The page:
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March 10, 2004.

PHILIP MORRIS USA., f/k/a Philip Morris, Inc. et al. Defendants

The opinion of the court was delivered by: GLADYS KESSLER, District Judge


This matter is now before the Court on the United States' Motion for Partial Summary Judgment Regarding Defendants'*fn1 Affirmative Defenses Asserting Violations of the Eighth Amendment and the Ex Post Facto Clause of the United States Constitution and that the Decision in United States v. Carson Controls the Scope of Disgorgement in this Case ("Motion"). The Government argues that each of these affirmative defenses is insufficient as a matter of law and must be dismissed.*fn2 Page 2

Upon consideration of the Motion, the Opposition, the Reply and the entire record herein, and for the reasons set forth below, the United States' Motion is granted in part and denied in part.


  Plaintiff, the United States of America ("the Government") has brought this suit against Defendants pursuant to Sections 1962(c) and (d) of the Racketeer Influenced and Corrupt Organizations Act ("RICO), 18 U.S.C. ยง 1961 et seq.*fn3 Defendants are manufacturers of cigarettes and other tobacco-related entities. The Government seeks injunctive relief and $289 billion*fn4 for what it alleges to be an unlawful conspiracy to deceive the American public. The alleged conspiracy has been described at length in prior opinions, see e.g., United States v. Philip Morris, 116 F. Supp.2d 131, 136-138 (D.D.C. 2000); Mem. Op. January 23, 2004 at 3-5, and need not be repeated here.

  In its Motion, the Government seeks partial summary judgment as to certain of Defendants' affirmative defenses that relate to the disgorgement it seeks. Specifically, in the challenged Page 3 defenses Defendants assert that: (1) the disgorgement sought is so grossly disproportionate to the alleged RICO offenses as to constitute an excessive fine prohibited by the Eighth Amendment to the United States Constitution; (2) the Government's attempt to disgorge proceeds acquired from conduct pre-dating RICO's effective date (October 15, 1970) is foreclosed by the Ex Post Facto Clause of the Constitution; and (3) any disgorgement in this case is limited, as a matter of law, to ill-gotten gains that "are being used to fund or promote the [alleged] illegal conduct, or constitute capital available for that purpose." United States v. Carson, 52 F.3d 1173, 1182 (2d Cir. 1995). For the reasons set forth below, the Court will not grant summary judgment at this time as to issues (1) and (3) because a pending motion raises arguments relevant to resolving them. The Government is entitled to partial summary judgment as to issue (2).


  Under Rule 56 of the Federal Rules of Civil Procedure, summary judgment is appropriate if the pleadings, depositions, answers to interrogatories and admissions on file, together with the affidavits, if any, show that there is no genuine issue as to any material fact and that the moving party is entitled to judgment as a matter of law. Fed.R.Civ.P. 56(c). Material facts are those that "might affect the outcome of the suit under the governing law." Anderson v. Liberty Lobby, Inc., 477 U.S. 242, 248 (1986). Page 4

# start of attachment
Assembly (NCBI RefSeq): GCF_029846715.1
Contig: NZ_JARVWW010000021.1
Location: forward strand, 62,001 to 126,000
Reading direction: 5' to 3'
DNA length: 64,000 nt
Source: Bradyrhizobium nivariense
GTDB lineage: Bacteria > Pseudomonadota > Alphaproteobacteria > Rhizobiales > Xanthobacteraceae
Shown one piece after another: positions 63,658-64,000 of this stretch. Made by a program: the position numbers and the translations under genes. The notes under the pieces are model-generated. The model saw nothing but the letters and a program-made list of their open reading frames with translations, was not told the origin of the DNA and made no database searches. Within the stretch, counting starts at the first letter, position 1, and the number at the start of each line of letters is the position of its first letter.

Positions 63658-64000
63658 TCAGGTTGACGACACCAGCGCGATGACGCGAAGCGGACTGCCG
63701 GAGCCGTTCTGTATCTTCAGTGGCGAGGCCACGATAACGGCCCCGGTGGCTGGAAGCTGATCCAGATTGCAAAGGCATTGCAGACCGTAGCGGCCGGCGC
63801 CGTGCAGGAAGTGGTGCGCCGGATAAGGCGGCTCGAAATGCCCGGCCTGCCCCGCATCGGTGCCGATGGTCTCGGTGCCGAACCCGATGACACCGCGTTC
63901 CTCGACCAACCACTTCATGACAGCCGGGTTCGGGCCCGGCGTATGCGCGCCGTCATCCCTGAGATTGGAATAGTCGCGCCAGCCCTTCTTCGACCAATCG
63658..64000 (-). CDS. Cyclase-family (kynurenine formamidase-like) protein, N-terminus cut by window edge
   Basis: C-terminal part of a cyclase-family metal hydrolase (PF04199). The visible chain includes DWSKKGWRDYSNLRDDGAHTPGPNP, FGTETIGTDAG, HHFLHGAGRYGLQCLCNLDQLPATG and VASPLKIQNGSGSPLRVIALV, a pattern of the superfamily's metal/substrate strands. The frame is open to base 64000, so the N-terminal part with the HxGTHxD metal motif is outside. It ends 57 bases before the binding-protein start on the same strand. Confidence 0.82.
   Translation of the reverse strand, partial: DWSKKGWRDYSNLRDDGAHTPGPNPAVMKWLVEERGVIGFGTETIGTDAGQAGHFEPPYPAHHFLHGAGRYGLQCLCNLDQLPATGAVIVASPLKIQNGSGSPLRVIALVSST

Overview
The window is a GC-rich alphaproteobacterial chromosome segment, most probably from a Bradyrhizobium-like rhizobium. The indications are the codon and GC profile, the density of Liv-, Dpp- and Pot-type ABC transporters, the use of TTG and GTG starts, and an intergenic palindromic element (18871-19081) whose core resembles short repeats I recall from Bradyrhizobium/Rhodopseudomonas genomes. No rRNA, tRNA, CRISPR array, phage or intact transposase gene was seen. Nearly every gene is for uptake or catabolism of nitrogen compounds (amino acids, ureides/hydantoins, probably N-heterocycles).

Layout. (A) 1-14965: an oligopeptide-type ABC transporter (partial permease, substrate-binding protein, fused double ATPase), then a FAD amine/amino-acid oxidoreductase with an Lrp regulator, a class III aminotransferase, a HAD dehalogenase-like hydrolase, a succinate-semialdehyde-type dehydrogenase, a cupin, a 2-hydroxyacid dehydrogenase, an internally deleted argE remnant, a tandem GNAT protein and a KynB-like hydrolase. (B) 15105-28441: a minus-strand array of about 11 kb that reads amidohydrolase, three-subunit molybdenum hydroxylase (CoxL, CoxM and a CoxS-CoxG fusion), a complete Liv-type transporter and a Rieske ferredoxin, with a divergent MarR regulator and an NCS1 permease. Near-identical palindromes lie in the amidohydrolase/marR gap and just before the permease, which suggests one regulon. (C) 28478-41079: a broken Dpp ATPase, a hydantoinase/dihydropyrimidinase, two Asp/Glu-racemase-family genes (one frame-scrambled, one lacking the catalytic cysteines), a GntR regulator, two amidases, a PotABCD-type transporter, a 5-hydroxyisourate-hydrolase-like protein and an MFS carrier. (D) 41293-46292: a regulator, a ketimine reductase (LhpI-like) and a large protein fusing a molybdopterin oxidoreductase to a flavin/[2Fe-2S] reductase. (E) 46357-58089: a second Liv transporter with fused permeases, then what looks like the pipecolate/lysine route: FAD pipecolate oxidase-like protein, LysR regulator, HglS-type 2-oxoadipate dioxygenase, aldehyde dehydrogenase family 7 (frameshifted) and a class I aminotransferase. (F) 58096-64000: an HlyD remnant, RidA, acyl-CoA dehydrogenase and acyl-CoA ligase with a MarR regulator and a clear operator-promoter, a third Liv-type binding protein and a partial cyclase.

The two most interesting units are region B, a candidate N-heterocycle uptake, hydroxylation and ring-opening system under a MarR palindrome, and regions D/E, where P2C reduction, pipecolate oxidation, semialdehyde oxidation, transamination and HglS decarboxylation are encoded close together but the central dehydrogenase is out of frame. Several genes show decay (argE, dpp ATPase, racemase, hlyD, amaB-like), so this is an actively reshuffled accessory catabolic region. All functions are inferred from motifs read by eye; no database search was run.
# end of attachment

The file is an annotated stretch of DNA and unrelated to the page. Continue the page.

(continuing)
In considering a summary judgment motion, "the evidence of the non-movant is to be believed, and all justifiable inferences are to be drawn in his favor." Id. at 255; see also Washington Post Co. v. United States Dep't of Health and Human Servs., 865 F.2d 320, 325 (D.C. Cir. 1989).


  A. Whether the Relief the Government Seeks Is, in Fact, "Disgorgement" Is Very Much in Dispute

  The Excessive Fines Clause*fn5 applies only to penalties that are properly characterized as "punishment." Austin v. United States, 509 U.S. 602, 609-10 (1993)("The Excessive Fines Clause limits the government's power to extract payments . . . `as punishment for some offense.'")(emphasis in original)(quoting Browning-Ferris Industries of Vt., Inc. v. Kelco Disposal, Inc., 492 U.S. 257, 265 (1989)). As set forth below, it is well-established that disgorgement of ill-gotten proceeds is not punishment. SEC v. Bilzerian, 29 F.3d 689, 696 (D.C. Cir. 1994).*fn6 Therefore, insofar as the relief sought by the Government can be Page 5 properly characterized as "disgorgement," it does not implicate the Excessive Fines Clause.

  In Bilzerian, the defendant was ordered by the district court to disgorge the profits he had obtained from his violations of the securities laws. Id. at 691. He argued on appeal that the disgorgement order violated the double jeopardy clause of the Fifth Amendment because it punished him for the same conduct that had led to his criminal conviction. Id. at 696. However, the Court of Appeals rejected this argument, holding that the disgorgement order did not constitute "punishment" because "[t]he district court ordered Bilzerian to give up only his ill-gotten gains; it did not subject him to an additional penalty. Therefore the disgorgement does not constitute punishment." Id. (citing United States v. Tilley, 18 F.3d 295, 300 (5th Cir. 1994) (" [T] he forfeiture of illegal proceeds, much like the confiscation of stolen money from a bank robber, merely places that party in the lawfully protected financial status quo that he enjoyed prior to launching his illegal scheme. This is not punishment within the plain meaning of the word.")(internal citation omitted)).

  Disgorgement of ill-gotten gains is instead remedial, serving to deprive a wrongdoer of unjust enrichment as well as to deter*fn7 Page 6 others from violating the law. SEC v. First City Financial Corp., 890 F.2d 1215, 1230 (D.C. Cir. 1989).*fn8 The remedial nature of disgorgement serves to limit its application. Because disgorgement "may not be used punitively," a court's equitable power is restricted to "property causally related to the wrongdoing." Id. Page ...

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